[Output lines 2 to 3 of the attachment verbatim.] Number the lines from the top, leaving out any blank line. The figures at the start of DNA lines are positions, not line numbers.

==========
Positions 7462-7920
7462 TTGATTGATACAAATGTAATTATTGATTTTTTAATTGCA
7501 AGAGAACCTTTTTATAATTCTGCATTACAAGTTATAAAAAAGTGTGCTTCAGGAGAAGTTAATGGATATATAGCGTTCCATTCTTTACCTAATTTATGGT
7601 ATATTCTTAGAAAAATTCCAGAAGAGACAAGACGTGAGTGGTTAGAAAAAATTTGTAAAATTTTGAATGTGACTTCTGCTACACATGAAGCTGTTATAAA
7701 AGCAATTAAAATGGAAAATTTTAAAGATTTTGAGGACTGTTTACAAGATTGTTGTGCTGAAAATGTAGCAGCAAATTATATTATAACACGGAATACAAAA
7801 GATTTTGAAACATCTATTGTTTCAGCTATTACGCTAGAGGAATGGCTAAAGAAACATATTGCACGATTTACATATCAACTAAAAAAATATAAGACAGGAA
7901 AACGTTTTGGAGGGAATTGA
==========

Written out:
7462 TTGATTGATACAAATGTAATTATTGATTTTTTAATTGCA
7501 AGAGAACCTTTTTATAATTCTGCATTACAAGTTATAAAAAAGTGTGCTTCAGGAGAAGTTAATGGATATATAGCGTTCCATTCTTTACCTAATTTATGGT